A large-scale reputation
One of 31 operating research reactors in the U.S. resides at the Oregon State Radiation Center, which houses the school's classrooms, laboratories, and facilities. We're best known for our large-scale test facilities including the NuScale Power prototype, and the High Temperature Test Facility.
Whether you're interested in collaborating with our researchers, have an experiment that requires irradiation, or researching our facilities as a prospective student, you'll find the information you need here.
The Advanced Nuclear Systems Engineering Laboratory is home to two major thermal-hydraulic test facilities—the High Temperature Test Facility (HTTF) and the Hydro-mechanical Fuel Test Facility (HMFTF). The HTTF is a 1/4 scale model of the Modular High Temperature Gas Reactor. The vessel has a ceramic lined upper head and shroud capable of operation at 850oC (well mixed helium). The design will allow for a maximum operating pressure of 1.0MPa and a maximum core ceramic temperature of 1600°C. The nominal working fluid will be helium with a core power of approximately 600 kW (note that electrical heaters are used to simulate the core power). The test facility also includes a scaled reactor cavity cooling system, a circulator and a heat sink in order to complete the cycle. The HTTF can be used to simulate a wide range of accident scenarios in gas reactors to include the depressurized conduction cooldown and pressurized conduction cooldown events.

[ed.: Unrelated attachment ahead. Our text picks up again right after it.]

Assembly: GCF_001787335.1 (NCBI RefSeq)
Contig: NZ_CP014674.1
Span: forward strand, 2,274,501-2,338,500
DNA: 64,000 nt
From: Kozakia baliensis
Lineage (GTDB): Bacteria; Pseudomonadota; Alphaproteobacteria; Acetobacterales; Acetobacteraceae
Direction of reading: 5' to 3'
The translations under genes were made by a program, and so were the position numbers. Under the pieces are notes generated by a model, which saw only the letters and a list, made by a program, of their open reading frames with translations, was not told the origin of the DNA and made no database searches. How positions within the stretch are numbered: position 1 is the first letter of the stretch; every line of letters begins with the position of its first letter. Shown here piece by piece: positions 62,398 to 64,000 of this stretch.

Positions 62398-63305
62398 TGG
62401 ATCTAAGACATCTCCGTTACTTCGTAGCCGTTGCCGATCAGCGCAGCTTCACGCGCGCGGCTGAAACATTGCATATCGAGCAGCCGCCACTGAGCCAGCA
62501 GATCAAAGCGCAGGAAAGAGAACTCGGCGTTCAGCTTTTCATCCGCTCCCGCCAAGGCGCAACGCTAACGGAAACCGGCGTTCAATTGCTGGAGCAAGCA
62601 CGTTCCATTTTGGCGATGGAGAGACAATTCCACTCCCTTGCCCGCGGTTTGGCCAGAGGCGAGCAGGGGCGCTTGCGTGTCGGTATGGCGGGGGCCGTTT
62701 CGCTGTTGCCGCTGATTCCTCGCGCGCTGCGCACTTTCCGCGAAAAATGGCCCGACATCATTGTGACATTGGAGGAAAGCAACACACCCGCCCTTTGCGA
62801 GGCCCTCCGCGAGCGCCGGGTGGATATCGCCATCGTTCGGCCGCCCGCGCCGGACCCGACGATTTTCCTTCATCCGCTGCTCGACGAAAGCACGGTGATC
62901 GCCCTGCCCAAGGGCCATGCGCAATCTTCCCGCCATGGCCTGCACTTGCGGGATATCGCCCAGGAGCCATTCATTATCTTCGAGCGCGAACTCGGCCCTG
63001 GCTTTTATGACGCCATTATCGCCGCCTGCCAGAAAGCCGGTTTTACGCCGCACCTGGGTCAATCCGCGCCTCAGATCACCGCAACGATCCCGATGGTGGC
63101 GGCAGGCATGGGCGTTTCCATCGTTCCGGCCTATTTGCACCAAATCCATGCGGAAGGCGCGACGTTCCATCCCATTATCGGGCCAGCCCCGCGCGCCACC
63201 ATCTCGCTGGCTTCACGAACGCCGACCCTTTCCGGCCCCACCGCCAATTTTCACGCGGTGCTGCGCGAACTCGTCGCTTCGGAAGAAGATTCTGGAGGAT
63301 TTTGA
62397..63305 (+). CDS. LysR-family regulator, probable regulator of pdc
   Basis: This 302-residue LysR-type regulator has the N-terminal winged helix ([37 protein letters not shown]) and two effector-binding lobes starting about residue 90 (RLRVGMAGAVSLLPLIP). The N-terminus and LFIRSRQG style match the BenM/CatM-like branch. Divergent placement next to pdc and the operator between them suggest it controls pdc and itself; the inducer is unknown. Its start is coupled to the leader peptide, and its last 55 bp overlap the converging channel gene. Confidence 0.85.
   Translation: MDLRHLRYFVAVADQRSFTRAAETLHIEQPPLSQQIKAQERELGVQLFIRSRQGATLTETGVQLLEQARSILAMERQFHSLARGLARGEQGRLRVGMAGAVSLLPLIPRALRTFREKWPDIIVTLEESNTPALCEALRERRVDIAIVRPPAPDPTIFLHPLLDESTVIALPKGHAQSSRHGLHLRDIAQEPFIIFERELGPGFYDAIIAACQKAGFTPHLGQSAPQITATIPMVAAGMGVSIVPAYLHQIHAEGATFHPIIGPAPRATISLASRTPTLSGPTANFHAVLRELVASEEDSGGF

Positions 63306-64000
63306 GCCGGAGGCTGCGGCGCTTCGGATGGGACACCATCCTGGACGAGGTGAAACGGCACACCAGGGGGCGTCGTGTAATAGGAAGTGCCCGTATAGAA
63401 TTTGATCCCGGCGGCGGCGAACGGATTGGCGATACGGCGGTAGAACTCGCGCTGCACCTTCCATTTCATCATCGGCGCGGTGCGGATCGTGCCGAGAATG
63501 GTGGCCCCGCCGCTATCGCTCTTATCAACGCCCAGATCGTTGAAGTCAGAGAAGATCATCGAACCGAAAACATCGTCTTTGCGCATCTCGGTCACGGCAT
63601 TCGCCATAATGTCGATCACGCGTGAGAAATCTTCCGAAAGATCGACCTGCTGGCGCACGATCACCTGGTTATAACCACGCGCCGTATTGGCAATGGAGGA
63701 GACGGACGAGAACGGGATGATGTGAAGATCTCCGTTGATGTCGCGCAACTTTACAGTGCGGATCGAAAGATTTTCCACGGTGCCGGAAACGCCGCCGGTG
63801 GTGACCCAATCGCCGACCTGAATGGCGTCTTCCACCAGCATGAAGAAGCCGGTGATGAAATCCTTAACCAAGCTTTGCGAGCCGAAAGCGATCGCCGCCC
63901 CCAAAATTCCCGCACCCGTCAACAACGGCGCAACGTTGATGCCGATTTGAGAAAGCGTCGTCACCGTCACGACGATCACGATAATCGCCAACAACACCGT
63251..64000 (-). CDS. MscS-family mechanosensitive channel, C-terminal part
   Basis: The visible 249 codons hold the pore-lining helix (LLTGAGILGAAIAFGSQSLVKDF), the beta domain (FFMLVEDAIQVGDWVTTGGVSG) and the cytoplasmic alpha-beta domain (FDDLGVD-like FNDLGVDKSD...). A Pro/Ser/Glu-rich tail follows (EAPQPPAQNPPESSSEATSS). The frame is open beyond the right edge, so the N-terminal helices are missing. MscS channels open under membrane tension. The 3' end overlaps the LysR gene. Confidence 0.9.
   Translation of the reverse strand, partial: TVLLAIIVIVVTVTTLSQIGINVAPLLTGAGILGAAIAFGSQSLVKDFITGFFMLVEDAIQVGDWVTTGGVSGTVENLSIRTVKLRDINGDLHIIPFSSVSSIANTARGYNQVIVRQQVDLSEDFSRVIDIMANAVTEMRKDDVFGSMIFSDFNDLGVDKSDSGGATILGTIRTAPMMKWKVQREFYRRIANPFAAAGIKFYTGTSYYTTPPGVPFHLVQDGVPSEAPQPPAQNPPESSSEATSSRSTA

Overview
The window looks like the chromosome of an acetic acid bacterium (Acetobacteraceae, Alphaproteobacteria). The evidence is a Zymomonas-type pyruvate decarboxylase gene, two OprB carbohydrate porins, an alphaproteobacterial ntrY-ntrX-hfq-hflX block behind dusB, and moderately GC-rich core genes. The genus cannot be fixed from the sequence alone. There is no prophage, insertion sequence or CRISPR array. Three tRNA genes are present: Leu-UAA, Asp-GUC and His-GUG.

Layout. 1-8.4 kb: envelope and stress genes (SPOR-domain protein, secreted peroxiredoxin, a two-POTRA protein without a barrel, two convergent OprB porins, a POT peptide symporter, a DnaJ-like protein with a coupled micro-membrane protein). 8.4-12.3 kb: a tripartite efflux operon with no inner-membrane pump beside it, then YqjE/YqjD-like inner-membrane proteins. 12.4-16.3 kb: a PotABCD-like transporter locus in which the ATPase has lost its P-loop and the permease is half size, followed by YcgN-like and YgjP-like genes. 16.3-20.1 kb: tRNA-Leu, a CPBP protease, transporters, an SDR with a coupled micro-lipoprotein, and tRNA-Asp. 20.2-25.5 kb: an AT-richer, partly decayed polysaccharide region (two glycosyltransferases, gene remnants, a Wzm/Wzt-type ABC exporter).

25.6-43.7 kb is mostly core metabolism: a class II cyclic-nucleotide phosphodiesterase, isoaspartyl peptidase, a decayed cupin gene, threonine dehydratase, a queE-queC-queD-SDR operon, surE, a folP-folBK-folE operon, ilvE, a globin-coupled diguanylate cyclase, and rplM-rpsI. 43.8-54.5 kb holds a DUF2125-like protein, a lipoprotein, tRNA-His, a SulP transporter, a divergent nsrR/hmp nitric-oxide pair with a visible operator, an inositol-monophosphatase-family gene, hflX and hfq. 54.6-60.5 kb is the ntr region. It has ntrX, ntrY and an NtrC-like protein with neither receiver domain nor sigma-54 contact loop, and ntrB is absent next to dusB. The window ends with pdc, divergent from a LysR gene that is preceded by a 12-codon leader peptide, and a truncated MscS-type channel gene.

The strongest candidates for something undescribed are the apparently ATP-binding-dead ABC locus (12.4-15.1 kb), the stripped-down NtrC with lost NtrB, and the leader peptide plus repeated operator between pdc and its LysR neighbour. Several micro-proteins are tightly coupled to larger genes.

The HMFTF is a testing facility which will be used to produce a database of hydro-mechanical information to supplement the qualification of the prototypic ultrahigh density U-Mo Low Enriched Uranium fuel which will be implemented into the U.S. High Performance Research Reactors upon their conversion to low enriched fuel. This data in turn will be used to verify current theoretical hydro- and thermo-mechanical codes being used during safety analyses. The maximum operational pressure of the HMFTF is 600 psig with a maximum operational temperature of 450°F.
The Advanced Thermal Hydraulic Research Laboratory (ATHRL) is dedicated to investigating fundamental properties in multi-phase fluid flow and heat transfer. It currently houses the Multi-Application Small Light Water Reactor (MASLWR).
ATHRL Test Capabilities
- Meets NQA-1 and NQA-2 quality assurance for certification testing
- Meets 10 CFR 50 Appendix B quality assurance for instrumentation calibration